Aby Warburg’s last and most ambitious project, the Atlas Mnemosyne – conceived in 1926 and truncated three years later by Warburg’s sudden death – consists of a series of large black panels, on which are attached black-and-white photographs of paintings, sculptures, tarot cards, stamps, coins, and other types of images. Its thousand images are unified by Warburg’s greatest conceptual creation: the idea of the Pathosformel, or formula for the expression of extreme passion. In this talk, the reflection on the Pathosformel will take the unusual form of an attempt at “operationalizing” the concept, transforming it into a series of quantitative operations. The resulting model is then used to analyze the evidence assembled by Warburg in Mnemosyne, and to gain a new understanding of how extreme emotional states are represented in painting.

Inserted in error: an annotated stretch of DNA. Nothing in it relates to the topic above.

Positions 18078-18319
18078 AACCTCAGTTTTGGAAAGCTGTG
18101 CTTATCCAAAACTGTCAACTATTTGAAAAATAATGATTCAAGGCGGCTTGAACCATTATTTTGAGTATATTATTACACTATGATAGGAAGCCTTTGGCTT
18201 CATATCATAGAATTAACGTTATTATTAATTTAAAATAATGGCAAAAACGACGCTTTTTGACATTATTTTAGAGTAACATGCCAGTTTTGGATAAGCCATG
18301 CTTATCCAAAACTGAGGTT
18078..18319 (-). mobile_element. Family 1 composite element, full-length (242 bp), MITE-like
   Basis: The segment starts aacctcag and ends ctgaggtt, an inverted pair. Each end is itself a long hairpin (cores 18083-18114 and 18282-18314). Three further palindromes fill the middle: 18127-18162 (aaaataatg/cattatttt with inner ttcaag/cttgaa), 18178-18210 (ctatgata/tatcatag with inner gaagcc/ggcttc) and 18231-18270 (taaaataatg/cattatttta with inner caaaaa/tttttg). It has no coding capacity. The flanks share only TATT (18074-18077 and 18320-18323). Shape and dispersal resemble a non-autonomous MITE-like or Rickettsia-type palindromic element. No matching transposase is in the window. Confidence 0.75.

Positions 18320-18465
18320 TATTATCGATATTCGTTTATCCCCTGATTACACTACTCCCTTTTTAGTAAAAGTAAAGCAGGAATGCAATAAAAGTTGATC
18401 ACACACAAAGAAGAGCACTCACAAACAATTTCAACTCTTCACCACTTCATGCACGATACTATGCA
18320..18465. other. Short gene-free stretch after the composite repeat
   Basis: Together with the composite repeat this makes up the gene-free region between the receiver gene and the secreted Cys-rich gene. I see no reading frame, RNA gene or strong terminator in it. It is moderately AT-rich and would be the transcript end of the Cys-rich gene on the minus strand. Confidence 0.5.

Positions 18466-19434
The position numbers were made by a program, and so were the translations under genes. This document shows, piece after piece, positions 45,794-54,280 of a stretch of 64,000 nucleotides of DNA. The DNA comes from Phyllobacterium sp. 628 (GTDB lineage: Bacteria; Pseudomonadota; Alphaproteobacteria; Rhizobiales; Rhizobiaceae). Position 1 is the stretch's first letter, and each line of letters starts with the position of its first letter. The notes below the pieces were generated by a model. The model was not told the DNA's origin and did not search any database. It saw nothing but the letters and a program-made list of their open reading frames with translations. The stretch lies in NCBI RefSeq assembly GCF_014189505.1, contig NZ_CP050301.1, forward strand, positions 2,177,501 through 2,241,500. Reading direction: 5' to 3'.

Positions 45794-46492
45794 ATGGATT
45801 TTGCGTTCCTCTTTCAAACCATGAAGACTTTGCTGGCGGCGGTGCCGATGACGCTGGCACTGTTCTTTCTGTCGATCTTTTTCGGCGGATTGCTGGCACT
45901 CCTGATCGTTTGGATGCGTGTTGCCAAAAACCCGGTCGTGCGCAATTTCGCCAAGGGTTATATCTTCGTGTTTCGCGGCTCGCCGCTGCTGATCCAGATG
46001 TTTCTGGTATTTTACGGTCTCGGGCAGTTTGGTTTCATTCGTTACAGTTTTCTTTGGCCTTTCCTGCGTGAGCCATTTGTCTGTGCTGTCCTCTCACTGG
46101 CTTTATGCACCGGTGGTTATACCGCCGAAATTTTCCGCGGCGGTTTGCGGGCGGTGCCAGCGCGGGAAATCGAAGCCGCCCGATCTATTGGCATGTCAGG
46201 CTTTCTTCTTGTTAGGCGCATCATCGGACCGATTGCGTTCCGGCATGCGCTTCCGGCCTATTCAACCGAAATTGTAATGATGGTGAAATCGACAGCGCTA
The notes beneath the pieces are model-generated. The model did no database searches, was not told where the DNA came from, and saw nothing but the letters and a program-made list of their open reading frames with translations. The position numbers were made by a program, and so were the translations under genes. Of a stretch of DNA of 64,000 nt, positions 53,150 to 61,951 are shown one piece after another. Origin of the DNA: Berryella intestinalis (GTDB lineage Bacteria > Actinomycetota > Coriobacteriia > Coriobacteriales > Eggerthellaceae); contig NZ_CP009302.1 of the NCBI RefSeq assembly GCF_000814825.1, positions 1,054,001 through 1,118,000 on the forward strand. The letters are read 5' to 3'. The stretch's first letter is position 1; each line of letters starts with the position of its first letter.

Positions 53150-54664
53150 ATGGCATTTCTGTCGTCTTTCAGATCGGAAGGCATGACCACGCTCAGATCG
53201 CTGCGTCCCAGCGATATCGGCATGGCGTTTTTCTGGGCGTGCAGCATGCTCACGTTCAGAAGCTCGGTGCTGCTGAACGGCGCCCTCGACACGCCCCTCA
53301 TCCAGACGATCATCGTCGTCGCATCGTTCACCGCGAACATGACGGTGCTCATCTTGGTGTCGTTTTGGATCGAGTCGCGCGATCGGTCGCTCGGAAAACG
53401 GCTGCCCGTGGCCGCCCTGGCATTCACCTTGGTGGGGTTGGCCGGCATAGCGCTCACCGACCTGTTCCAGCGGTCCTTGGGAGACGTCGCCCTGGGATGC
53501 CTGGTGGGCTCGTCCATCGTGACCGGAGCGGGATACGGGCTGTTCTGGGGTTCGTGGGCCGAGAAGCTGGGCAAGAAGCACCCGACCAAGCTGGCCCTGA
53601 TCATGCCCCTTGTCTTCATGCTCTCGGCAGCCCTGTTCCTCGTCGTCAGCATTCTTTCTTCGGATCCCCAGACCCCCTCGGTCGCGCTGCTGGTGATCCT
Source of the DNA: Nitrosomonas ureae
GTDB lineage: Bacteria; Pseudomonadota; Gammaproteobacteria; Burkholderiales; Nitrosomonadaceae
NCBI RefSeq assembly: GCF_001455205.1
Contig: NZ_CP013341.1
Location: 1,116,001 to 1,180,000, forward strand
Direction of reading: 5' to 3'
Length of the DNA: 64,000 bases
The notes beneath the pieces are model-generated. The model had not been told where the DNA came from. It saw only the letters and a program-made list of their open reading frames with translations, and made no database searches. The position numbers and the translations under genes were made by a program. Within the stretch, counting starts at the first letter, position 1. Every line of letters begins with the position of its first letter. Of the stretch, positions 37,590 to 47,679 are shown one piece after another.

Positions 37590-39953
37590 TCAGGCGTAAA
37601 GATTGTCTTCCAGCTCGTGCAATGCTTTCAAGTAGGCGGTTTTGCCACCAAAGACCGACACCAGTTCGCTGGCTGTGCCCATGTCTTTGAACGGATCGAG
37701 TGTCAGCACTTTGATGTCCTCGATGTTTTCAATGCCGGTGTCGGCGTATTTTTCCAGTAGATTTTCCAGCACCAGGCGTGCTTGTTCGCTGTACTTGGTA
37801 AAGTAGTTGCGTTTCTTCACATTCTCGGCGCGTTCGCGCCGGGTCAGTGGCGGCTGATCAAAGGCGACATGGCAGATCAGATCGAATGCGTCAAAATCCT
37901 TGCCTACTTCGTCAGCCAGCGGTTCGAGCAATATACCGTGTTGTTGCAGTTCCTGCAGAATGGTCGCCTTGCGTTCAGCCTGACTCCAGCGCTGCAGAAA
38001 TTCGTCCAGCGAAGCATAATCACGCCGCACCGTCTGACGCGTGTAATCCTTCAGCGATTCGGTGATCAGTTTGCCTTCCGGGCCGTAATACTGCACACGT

Danily C. and Laura Louise Bell
Professor in the Humanities
Time 7:30–9 p.m.
Location Presidents Hall, Franklin Hall